The situation in the OP is similar to pushing a car on a level surface. Once you get it going, you are mostly just keeping up with it and only pushing a little to overcome the friction that tries to slow it down. Essentially no pushing is necessary, once it is rolling at the desired speed.
 
  • #16
So force equals mass times acceleration. What happens then if we pushed a box horizontally without fiction at constant speed?

The push would have to be zero!

The test for negligible friction is to see what happens when you stop pushing. If the object continues to move at a steady speed across a horizontal surface with no push, friction is negligible. Of course, friction can never be eliminated, but it can be reduced to the point that the measuring devices being used detect no significant change in speed during the time it's being measured.

As to the discussion of resultant versus net force. In the US, introductory college and university level textbooks use resultant to refer to any vector sum. In the special case of force vectors the phrase "net force" is used to refer to the vector sum of the forces acting on an object. You could also call it the resultant force, but that's not as common. If referring to the sum of velocity vectors, or displacement vectors, or any other vector quantity, the term resultant could be used, but the term net would not.

In grocery stores we commonly see "net weight" used on product labels. By law, it refers to what physicists would call the mass of the package contents, after subtracting off the mass of the packaging material.
 
  • #17
In Physics 'net' and 'resultant' are essentially the same. I, and many others, prefer the word 'resultant' when referring to forces because it is a specific science term. 'net' is a more everyday term and can cause confusion, especially students learning the basics.
But now we are talking about semantics not physics...pity the poor student.
I must admit that a site I greatly value...'hyperphysics'.. does use the word 'net' in its articles about Newtons laws... I prefer 'resultant'..it is a great point for discussions for those of us who are not 'learners'.
 
Last edited by a moderator:
  • #18
The situation in the OP is similar to pushing a car on a level surface. Once you get it going, you are mostly just keeping up with it and only pushing a little to overcome the friction that tries to slow it down. Essentially no pushing is necessary, once it is rolling at the desired speed.
'no pushing is necessary' ..I think you mean that no resultant/net force is nessary...A push is required if there is friction.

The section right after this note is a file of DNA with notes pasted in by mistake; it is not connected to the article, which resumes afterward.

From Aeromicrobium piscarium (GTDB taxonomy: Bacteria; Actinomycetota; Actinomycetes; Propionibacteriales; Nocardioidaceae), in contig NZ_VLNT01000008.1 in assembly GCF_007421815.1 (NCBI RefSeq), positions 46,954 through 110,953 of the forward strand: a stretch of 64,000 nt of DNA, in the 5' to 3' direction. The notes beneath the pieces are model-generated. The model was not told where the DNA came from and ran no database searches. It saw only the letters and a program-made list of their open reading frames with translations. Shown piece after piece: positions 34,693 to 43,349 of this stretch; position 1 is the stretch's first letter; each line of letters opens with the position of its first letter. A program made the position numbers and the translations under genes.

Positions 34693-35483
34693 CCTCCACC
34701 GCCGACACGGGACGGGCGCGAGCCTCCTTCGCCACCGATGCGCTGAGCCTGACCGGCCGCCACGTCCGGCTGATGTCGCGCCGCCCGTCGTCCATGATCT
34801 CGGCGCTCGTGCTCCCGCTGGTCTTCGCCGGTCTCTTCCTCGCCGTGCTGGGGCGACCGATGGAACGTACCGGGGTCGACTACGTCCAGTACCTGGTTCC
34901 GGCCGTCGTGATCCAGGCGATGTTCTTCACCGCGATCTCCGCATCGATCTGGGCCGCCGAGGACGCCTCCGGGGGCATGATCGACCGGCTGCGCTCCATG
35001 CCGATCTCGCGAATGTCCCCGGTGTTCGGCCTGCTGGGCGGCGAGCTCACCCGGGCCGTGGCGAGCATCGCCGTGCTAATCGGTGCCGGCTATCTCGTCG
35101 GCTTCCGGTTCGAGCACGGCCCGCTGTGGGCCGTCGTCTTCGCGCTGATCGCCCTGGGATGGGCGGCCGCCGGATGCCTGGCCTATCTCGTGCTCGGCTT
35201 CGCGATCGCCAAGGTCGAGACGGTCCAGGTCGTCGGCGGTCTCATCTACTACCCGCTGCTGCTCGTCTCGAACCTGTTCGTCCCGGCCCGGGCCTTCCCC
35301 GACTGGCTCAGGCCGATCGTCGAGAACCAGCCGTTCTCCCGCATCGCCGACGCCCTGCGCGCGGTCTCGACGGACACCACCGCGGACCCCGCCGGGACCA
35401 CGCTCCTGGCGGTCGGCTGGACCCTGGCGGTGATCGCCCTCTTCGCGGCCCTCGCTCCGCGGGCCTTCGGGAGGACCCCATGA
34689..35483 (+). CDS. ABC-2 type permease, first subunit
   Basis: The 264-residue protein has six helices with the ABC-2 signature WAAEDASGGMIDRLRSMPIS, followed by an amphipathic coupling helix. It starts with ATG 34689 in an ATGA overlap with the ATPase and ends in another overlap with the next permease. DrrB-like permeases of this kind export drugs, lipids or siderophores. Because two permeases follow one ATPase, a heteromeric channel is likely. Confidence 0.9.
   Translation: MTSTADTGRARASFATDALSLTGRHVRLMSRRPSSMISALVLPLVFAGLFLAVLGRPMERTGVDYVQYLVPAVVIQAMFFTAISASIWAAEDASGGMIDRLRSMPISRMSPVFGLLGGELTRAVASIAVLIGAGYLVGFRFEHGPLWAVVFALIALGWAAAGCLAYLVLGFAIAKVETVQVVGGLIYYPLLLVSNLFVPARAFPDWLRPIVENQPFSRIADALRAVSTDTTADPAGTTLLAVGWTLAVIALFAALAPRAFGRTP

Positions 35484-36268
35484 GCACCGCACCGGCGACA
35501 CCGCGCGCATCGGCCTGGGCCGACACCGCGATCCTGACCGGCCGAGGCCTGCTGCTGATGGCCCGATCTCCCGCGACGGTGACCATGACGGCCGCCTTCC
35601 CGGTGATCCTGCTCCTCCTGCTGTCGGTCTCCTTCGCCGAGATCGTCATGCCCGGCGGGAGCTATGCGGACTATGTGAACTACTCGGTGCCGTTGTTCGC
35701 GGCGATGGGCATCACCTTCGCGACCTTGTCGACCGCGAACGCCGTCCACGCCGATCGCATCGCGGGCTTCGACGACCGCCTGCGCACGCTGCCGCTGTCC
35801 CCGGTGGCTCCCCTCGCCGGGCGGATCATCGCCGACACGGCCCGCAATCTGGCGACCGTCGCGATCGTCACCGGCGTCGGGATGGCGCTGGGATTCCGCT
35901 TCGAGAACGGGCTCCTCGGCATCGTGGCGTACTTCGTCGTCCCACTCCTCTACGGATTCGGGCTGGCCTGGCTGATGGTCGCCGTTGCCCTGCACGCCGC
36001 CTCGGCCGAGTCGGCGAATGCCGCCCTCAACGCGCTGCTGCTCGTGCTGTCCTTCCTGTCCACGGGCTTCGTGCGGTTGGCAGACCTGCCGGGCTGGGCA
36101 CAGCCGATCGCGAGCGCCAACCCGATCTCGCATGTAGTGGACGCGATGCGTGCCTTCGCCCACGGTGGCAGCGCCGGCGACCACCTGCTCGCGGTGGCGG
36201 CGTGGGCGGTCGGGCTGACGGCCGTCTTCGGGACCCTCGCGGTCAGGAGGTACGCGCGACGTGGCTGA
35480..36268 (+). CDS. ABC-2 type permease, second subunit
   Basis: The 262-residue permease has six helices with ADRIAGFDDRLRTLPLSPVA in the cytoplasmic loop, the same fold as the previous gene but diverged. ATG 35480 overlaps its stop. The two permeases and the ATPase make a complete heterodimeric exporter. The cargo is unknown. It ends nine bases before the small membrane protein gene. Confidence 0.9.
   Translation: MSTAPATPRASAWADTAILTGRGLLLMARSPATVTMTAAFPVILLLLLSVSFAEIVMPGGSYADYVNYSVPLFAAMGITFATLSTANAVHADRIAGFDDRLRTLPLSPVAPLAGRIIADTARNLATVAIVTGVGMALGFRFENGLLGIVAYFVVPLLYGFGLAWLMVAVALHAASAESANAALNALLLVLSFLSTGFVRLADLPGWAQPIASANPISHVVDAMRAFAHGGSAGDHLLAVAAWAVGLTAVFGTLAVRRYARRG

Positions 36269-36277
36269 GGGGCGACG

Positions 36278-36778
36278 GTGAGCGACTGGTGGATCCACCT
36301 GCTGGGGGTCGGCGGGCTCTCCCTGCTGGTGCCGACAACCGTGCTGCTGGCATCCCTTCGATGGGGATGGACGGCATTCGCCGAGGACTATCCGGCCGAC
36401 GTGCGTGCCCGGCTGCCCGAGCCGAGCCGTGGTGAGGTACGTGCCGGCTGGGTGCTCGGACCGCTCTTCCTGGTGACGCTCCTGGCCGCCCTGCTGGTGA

• #19
'no pushing is necessary' ..I think you mean that no resultant/net force is nessary...A push is required if there is friction.
Yes. "only pushing a little to overcome the friction"
 
  • #20
Yes. "only pushing a little to overcome the friction"
to equal friction ?
 
  • #21
I must admit that a site I greatly value...'hyperphysics'.. does use the word 'net' in its articles about Newtons laws... I prefer 'resultant'..it is a great point for discussions for those of us who are not 'learners'.

Regardless, you will find that introductory textbooks in the US do not have that usage, so if you happen to be a learner in the US it's something you must confront. My preference would be to use "sum of forces" rather than an adjective such as net or resultant. Students tend to think that the resultant force or the net force is a force, when of course it in general isn't.
 
  • #22
Regardless, you will find that introductory textbooks in the US do not have that usage, so if you happen to be a learner in the US it's something you must confront. My preference would be to use "sum of forces" rather than an adjective such as net or resultant. Students tend to think that the resultant force or the net force is a force, when of course it in general isn't.

I completely agree with you !...sum of forces is perfect...once they use a term such as 'net' or 'tesultant' they see it as a force in its own right and they want to show it as such on a diagram of forces ! something I instil into my students is that reultant (net) forces are never shown on a free body diagram.
 
  • #23
Last edited:
  • #24
I completely agree with you !...sum of forces is perfect...once they use a term such as 'net' or 'tesultant' they see it as a force in its own right and they want to show it as such on a diagram of forces ! something I instil into my students is that reultant (net) forces are never shown on a free body diagram.

The same argument applies to the term "centripetal force". Again, not a force in it's own right. It usually means "sum of forces points towards center".
 

Suggested for: Force at constant speed?

Back
Top